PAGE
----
There is some con­fu­sion sur­round­ing the ques­tion of whether he has been eval­u­ated or in­ter­viewed, as he was given an en­try interview when he first came to Is­rael.

But the bot­tom line is that he and a few thou­sand oth­ers like him are stuck in a hold­ing pat­tern.

PIBA has fast-tracked re­quests of non-Africans from Ukraine and Ge­or­gia at the same time that it is sit­ting on African refugee re­quests.

It explained to the Mag­a­zine that the fast-track­ing is not to give these other groups fa­vor­able treat­ment, but to quickly re­ject them since most of them have no ba­sis for their re­quests and many of them even pro­vide ob­vi­ously false in­for­ma­tion.

So PIBA agrees that Ismail and most Dar­furi­ans like him prob­a­bly de­serves refugee sta­tus, but is find­ing rea­sons to in­def­i­nitely de­lay grant­ing those sta­tuses.

An­other re­sponse by PIBA was that it is not forc­ing Ismail and those like him to stay here – they can leave at any time.

Where the High Court has in­ter­vened de­mand­ing that the state end years of stalling on old ap­pli­ca­tions for refugee sta­tus, the Hotline ex­plains that the state has found a creative so­lu­tion.

Rather than grant­ing refugee sta­tus, which would set a prece­dent and “open the flood­gates” for thou­sands of other refugees to get per­ma­nent recog­ni­tion by the state, it has granted a hu­man­i­tar­ian sta­tus.

The hu­man­i­tar­ian sta­tus, the Hotline for Mi­grants and Refugees ex­plains, is use­ful for the state be­cause it ad­dresses the needs of spe­cific pe­ti­tion­ers (es­ti­mated at around 1,000) and gets the High Court off of its back, but avoids set­ting a prece­dent.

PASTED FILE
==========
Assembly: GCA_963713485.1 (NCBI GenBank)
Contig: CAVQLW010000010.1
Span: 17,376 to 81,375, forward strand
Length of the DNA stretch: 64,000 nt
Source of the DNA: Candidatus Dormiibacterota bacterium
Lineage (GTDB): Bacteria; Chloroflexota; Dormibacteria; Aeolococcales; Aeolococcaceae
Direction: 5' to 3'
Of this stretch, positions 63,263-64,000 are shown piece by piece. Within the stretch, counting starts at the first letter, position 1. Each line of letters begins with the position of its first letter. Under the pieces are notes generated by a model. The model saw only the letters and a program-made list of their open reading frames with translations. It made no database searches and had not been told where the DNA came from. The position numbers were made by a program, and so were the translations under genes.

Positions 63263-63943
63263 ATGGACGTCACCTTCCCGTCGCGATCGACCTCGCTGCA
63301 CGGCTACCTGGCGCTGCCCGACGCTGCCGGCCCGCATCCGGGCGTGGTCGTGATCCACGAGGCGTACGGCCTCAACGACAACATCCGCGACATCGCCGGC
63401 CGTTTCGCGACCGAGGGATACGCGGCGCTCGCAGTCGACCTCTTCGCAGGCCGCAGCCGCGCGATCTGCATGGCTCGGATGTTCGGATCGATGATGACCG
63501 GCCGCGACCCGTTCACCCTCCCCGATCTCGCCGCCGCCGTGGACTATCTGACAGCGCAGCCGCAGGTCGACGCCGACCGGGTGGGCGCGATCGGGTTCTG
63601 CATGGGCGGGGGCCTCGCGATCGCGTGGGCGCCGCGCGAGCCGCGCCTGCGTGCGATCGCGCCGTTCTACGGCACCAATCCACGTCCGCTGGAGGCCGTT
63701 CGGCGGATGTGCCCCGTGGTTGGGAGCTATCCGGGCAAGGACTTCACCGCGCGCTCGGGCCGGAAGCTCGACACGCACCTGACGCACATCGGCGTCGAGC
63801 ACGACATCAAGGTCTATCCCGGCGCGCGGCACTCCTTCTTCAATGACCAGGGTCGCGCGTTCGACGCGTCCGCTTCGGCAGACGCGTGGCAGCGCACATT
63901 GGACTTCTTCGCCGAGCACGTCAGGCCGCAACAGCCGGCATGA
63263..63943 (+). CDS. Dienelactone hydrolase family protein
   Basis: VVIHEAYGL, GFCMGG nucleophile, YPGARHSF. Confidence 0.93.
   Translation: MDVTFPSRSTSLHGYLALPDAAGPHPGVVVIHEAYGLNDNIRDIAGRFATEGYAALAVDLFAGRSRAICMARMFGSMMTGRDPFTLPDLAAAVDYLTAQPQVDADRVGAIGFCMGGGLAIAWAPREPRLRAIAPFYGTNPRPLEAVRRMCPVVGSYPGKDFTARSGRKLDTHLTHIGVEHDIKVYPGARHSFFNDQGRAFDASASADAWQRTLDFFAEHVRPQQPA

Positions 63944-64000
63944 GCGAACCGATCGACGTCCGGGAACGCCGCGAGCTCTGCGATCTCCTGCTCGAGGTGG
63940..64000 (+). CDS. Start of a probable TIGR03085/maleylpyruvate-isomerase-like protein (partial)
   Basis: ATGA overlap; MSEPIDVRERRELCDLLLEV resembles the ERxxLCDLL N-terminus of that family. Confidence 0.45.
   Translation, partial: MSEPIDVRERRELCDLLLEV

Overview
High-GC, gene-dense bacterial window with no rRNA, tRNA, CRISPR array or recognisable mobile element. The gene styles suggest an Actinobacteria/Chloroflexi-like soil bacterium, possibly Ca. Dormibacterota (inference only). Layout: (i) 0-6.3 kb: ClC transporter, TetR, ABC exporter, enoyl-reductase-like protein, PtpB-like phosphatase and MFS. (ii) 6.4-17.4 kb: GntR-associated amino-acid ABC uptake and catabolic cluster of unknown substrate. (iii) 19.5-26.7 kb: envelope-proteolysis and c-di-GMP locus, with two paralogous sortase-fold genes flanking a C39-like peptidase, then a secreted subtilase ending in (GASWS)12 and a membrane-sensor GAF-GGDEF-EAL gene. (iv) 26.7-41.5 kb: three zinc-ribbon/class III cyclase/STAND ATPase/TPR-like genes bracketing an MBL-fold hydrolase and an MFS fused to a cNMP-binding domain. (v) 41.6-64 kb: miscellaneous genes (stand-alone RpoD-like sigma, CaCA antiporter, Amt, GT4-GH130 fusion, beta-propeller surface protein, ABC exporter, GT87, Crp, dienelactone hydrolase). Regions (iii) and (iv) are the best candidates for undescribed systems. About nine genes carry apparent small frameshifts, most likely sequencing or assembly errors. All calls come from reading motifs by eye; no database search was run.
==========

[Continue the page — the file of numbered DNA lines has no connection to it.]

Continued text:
The Hotline ex­plains this is be­cause hu­man­i­tar­ian sta­tus is granted vol­un­tar­ily, out of grace from the state, and not be­cause the state is ob­li­gated.

In­ci­den­tally, it is also much eas­ier for the state to take away a hu­man­i­tar­ian sta­tus at any time as op­posed to refugee sta­tus, which has far more guar­an­teed le­gal pro­tec­tions.

WHAT IS the endgame goal of the state at this point? The Mag­a­zine’s exchange with PIBA was re­veal­ing. Cur­rently, the state’s pol­icy can be summed up by one word: de­nial.

All of the ideas to get the mi­grants to leave: sev­eral ver­sions of de­ten­tion and de­por­ta­tion, in­clud­ing de­por­tees get­ting paid a few thou­sand dol­lars, have “suc­ceeded” some­what, but left the state with 35,000 mi­grants.

Call it a half-vic­tory, half-loss for those who wanted all of the mi­grants to leave. Those who have wanted the state to in­te­grate the mi­grants are ap­palled by the state’s poli­cies for the last seven years, but now have some faint hope that the state will in­te­grate those mi­grants who re­main.

Some of the 35,000 are here be­cause the state knows it cannot de­port them and that they are pretty much en­ti­tled to refugee sta­tus.

Oth­ers might be here merely for eco­nomic rea­sons. The great de­bate about Eritre­ans is whether the coun­try’s forced draft into the army counts as sys­tem­atic per­se­cu­tion (a sig­nif­i­cant num­ber of army draftees are tor­tured or killed), and whether flee­ing that draft is an eco­nomic de­ci­sion or a de­ci­sion to flee per­se­cu­tion.

Non-Dar­furian Su­danese cannot be sent back to Su­dan, be­cause Is­rael has no diplo­matic re­la­tions with Su­dan re­gard­less of whether they left for eco­nomic or per­se­cu­tion rea­sons.